These forums that allow countries with varying agendas and priorities in migration to come together for a larger shared cause, is a huge step in migration governance and a result of persistent negotiations.
The past two decades also witnessed the signing of several bilateral labour agreements starting with the one with Qatar in 2005. However, their implementation has always been weak even when there is scope for mutually beneficial cooperation such as skills partnerships.
When Nepalis working in India unexpectedly showed up at the borders in the hundreds of thousands this year, it reminded us of not one, but two elephants in the room. The first one was the India-Nepal border that we continue to overlook, and the second was the unpreparedness of local governments which should have been well-placed to address the problems of migration, but have not been mobilised.
Nepal’s federalisation offers an immense opportunity in migration governance. There were initial small wins like allowing renewals of labour approvals at provincial levels or applying for welfare fund benefits at local levels. But the pandemic was a wake-up call, as the onus of managing tens of thousands of returnees from India has been placed on local governments amidst lack of data and resources.
Moving forward, leveraging the proximity advantage of local governments and decentralised service delivery will be critical. It means making up for the last three years since local governments were given a bunch of foreign employment mandate including returnee management, data collection and information dissemination.
Migration has been largely temporary in our part of the world, without a path to citizenship for workers in the Gulf nations or Malaysia. Reintegration never got due attention, while government documents do mention the need to mobilise returnees. There are some positive examples of financial assistance for returnees at local levels, but most migrants cannot afford to keep waiting to be ‘reintegrated’. This has compelled them to find ways to remigrate, instead.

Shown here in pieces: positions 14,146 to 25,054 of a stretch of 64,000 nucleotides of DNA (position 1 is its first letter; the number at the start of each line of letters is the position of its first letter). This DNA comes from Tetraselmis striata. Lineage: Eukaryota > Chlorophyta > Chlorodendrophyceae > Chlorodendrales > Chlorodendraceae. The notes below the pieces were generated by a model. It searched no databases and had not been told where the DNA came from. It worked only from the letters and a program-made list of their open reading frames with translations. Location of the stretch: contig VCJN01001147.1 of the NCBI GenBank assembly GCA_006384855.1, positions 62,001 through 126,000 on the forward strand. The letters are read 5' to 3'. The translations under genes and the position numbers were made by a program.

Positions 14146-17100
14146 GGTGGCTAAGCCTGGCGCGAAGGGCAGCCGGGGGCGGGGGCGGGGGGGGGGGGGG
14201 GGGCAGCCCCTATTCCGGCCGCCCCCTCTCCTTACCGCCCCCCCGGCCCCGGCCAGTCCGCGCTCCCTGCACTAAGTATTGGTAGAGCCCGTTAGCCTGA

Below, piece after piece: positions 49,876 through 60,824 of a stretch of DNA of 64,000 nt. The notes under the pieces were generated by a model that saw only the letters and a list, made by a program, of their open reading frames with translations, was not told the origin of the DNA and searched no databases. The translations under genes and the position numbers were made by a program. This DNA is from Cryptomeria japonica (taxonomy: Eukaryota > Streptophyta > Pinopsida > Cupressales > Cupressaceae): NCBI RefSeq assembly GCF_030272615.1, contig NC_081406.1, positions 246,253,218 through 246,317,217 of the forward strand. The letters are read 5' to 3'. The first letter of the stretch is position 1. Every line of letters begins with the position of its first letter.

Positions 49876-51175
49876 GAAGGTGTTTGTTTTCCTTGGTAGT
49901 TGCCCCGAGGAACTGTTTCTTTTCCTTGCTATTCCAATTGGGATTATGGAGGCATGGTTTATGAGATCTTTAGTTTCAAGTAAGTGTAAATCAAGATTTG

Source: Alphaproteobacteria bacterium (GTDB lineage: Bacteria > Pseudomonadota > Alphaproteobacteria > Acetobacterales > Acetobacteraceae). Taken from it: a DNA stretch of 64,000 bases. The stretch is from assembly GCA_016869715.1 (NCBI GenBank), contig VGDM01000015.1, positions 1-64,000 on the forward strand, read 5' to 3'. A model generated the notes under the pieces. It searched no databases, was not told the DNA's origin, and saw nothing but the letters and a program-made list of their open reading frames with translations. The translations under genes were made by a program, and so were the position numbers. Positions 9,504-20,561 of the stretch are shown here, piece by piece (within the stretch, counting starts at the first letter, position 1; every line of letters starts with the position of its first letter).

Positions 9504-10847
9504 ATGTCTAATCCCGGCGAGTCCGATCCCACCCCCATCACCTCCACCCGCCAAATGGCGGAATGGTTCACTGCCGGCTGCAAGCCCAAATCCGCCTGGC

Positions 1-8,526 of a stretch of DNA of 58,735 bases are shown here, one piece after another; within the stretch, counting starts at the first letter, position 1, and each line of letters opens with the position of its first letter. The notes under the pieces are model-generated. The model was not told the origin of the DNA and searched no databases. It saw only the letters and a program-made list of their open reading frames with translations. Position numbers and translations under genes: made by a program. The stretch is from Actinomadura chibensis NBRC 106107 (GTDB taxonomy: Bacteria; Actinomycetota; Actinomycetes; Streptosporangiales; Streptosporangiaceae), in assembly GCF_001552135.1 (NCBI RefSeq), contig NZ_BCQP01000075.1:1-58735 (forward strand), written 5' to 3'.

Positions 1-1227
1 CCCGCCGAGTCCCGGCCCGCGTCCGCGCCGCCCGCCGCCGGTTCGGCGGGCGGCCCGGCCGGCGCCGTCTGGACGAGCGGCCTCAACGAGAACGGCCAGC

Policies on reintegration, especially related to employment, are urgently needed. It is important to be mindful that unless the broader jobs and self-employment challenges faced by all regardless of your migration history are addressed, impact of specific reintegration interventions can be limited and incomplete. How will a job-search assistance program targeting returnees work if there are no jobs, for example?
While migration from Nepal is considered “temporary”, we have seen high volumes of renewals. The song Saili aptly referred to returning at the age 40 to be with the sweetheart, and not sooner as one would expect if migration was actually ‘temporary’, since migrants leave at a young age.
Whether hopping across different Gulf countries or staying in the same country for 20 years, migrants spend a significant portion of their working age away from Nepal. Alongside reintegration programs, the emphasis on social security agreements with destination countries as well as the option to participate in contributory social security, is necessary. Nepal recently signed a social security agreement with Malaysia in favour of migrant workers — a good example that needs to be replicated elsewhere.